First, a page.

Change is inevitable, no? I think Bob Dylan’s song "The Times They Are A-Changin'” hits the nail on the head … no matter what decade we are in.
Think about marketing for a moment. Has your law firm marketing strategy and execution changed since you started your practice? Some firms who’ve been around for 20 years would obviously say yes, but even newer firms of only 1-5 years would have to admit that marketing changes all the time. What works today may not work tomorrow.
What Influences Changes in Marketing?
There are many factors that influence changes in your marketing, but here are a few key players when it comes to changes in law firm marketing:
- Demographics/Target Market – Who you want to market to/where your firm serves clients.
- Consumer Behavior – How your clients or prospects engage or respond to marketing.
- Technology – How your marketing message is distributed and received.
- Changes in the Law or Practice – Federal or state law changes/changes in your practice areas.
- Competition – What “the other guy” is doing to attract more business.
All of these will influence the way you market your own practice, and all of these can change at any given moment. Regardless of how you adapt to these changes – through digital marketing, internal staffing, networking, etc. – there is one tool you can use to address all of these issues that often gets left in the “olden days” – and that is CONTENT.
Your content strategy is very important, so if you 1) don’t have a content strategy or 2) haven’t updated your content in years, you may be missing the mark and falling behind.
Forbes shared great advice this week on updating your content marketing in an article titled “5 Ways Your Content Marketing Needs To Grow Up.”
Get a Written Content Strategy
Verbalize and write down what your content strategy is going to be. As the article says:
Most businesses can’t afford to continually create new content just for the sake of creating content; a mature content strategy will ensure that content is being used effectively as a way to achieve pre-determined business goals.
It’s not enough just to have practice area content any more. There is so much information being pushed out on a daily basis that people just do not have the time to read it all. Your content has to be effective – it has to have a purpose. If you have a strategy in place, you can refer back to it each time you are ready to push out another communication or make changes to your marketing. This keeps your messages consistent and streamlined.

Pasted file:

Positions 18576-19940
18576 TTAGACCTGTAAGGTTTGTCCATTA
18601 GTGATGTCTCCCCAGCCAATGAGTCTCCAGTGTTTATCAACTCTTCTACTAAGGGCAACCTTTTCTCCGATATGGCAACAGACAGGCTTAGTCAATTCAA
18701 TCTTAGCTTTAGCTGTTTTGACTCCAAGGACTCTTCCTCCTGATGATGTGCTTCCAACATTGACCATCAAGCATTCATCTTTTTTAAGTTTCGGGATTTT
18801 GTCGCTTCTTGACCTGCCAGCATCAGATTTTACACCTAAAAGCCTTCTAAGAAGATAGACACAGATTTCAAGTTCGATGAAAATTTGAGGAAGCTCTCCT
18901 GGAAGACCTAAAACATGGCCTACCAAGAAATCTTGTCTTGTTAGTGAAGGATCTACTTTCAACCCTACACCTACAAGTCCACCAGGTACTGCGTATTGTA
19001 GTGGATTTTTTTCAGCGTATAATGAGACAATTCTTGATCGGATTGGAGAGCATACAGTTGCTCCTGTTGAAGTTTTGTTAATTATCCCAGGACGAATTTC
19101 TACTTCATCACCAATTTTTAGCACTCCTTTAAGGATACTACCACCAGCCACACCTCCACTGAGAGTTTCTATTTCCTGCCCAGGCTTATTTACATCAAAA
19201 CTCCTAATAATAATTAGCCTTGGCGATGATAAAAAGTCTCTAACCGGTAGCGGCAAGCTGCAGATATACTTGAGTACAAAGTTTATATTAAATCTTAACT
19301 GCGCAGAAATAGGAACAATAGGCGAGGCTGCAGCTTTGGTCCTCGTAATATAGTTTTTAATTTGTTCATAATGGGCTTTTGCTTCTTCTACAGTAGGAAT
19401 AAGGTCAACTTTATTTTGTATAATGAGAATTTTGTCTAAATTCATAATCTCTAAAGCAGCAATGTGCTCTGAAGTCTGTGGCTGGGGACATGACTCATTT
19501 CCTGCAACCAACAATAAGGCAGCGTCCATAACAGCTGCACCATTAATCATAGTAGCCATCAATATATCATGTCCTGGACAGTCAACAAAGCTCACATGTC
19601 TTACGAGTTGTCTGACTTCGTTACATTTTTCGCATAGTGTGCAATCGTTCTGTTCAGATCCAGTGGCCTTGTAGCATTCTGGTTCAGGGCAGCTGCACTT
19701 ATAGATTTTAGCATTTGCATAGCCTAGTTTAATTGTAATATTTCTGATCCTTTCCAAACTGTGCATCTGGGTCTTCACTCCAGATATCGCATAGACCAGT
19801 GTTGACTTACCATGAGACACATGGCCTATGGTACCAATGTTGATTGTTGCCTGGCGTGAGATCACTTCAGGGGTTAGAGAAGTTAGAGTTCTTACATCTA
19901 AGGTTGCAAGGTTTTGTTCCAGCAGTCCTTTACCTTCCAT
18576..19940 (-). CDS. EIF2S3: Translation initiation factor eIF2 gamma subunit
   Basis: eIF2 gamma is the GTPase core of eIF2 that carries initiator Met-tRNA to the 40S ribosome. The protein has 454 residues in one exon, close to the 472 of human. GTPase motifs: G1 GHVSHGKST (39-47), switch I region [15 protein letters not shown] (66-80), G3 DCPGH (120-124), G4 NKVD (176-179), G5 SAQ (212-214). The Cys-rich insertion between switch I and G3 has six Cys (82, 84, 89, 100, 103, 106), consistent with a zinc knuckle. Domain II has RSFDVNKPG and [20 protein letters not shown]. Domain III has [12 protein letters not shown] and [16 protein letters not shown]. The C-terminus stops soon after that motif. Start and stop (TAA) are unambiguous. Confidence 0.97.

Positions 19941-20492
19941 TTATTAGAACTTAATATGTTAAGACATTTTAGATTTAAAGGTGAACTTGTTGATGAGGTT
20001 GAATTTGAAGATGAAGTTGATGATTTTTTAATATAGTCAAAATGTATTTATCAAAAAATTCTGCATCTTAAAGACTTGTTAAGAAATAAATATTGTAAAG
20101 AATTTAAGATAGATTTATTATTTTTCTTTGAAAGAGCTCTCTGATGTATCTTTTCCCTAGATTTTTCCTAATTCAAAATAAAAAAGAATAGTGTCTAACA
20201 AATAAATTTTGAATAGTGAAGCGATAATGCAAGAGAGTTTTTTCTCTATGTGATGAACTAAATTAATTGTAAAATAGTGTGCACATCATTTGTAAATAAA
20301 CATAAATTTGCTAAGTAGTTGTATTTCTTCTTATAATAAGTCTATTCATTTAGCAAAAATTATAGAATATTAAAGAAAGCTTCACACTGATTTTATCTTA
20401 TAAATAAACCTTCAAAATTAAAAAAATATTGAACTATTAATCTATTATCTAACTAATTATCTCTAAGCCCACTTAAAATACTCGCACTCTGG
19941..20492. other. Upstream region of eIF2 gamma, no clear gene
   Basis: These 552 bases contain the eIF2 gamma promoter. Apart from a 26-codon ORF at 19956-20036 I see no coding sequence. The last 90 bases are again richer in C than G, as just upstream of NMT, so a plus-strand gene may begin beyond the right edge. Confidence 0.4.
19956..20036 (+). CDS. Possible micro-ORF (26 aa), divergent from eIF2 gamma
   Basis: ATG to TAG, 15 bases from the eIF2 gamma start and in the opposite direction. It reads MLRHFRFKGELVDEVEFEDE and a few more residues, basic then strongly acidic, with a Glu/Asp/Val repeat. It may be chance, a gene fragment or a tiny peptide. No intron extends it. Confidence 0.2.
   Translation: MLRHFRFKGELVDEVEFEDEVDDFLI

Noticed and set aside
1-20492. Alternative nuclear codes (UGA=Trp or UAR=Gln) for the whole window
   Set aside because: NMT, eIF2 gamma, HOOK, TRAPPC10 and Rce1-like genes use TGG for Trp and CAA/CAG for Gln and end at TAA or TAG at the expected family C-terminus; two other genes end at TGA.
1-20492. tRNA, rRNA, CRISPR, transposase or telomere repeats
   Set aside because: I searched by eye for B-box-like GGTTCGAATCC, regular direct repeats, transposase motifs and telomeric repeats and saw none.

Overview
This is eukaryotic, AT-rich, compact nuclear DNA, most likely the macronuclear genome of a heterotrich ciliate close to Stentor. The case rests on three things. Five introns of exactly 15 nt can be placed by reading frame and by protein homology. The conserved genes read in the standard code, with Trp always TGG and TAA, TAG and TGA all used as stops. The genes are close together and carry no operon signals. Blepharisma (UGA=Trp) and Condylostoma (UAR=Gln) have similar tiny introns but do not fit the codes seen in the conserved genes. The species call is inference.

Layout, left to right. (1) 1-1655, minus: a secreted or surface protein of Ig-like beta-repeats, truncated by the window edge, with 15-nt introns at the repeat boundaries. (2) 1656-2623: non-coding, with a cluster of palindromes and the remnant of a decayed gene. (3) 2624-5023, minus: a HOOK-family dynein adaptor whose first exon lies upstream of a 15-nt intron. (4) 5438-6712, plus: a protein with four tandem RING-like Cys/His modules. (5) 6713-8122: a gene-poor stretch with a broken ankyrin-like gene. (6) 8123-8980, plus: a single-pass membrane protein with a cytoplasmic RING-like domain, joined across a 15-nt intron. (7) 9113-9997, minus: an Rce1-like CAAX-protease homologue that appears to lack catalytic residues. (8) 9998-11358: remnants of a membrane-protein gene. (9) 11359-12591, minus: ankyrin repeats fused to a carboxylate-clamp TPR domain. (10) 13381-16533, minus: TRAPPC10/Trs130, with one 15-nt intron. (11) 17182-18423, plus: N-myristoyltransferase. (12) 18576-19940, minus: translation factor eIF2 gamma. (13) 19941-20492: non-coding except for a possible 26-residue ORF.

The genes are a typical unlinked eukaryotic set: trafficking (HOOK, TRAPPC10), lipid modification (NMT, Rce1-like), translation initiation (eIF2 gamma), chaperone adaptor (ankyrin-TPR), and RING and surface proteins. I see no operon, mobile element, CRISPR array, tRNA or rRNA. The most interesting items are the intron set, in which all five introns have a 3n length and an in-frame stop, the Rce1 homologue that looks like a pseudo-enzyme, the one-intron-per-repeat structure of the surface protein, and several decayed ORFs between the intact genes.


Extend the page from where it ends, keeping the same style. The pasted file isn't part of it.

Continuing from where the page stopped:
Yes, you need a mobile-friendly website. But the “think mobile” concept doesn’t end there. You need to understand how mobile affects your marketing content. Remember how Consumer Behavior influences marketing? How does a mobile-user view and interact with your marketing? Consumers now are viewing information on mobile devices, scrolling and tapping along as they go. Make sure your content is legible, easily accessible, engaging from the get-go, and conveys your message right away. Otherwise, they are going to move to the next thing in one swift swipe of their screen.
Content Has a Life Cycle
This is not a one-and-done thing. Although you can reuse content (and you should), you still need to address the life cycle of your messages. Plan, create, publish, distribute and then analyze your results. Was it effective? Should you make any tweaks to it? Can you reuse this message, or is it outdated now? Remember, your content needs to have a purpose. And once that purpose is fulfilled or no longer applies, it’s time to move on.
How Are Consumers (or Clients) Using Your Content?
This goes beyond how they are viewing your content (such a mobile above), and dives into the reason they are looking. Where are they in the buying process? Are they researching information or ready to set up an appointment? If they are ready to call you, are you making it easy for them? Does your message help guide them down the right path? Make sure your content complements the consumer’s place in the Customer Journey.
Be conscious of preferred content format too, such as inclinations to watch video, view information on social media, or the need for a consistent touch-point via email.
Tell Your Story
Why? Your story creates the emotional connection that a client or prospect needs. Have you heard of the phrase “show, don’t tell”? This is key when it comes to law firm marketing. Legal terms often leave people confused and overwhelmed. But if they can understand your story, this form of communication passively sells your practice without a direct plug. I think the article said it best:
“We are, as a species, addicted to story. Even when the body goes to sleep, the minds stays up all night, telling itself stories.” – Jonathan Gottschall, The Storytelling Animal
So, what is your story? How can your content marketing strategy change your practice?
Reference: Forbes (May 19, 2105) - "5 Ways Your Content Marketing Needs To Grow Up"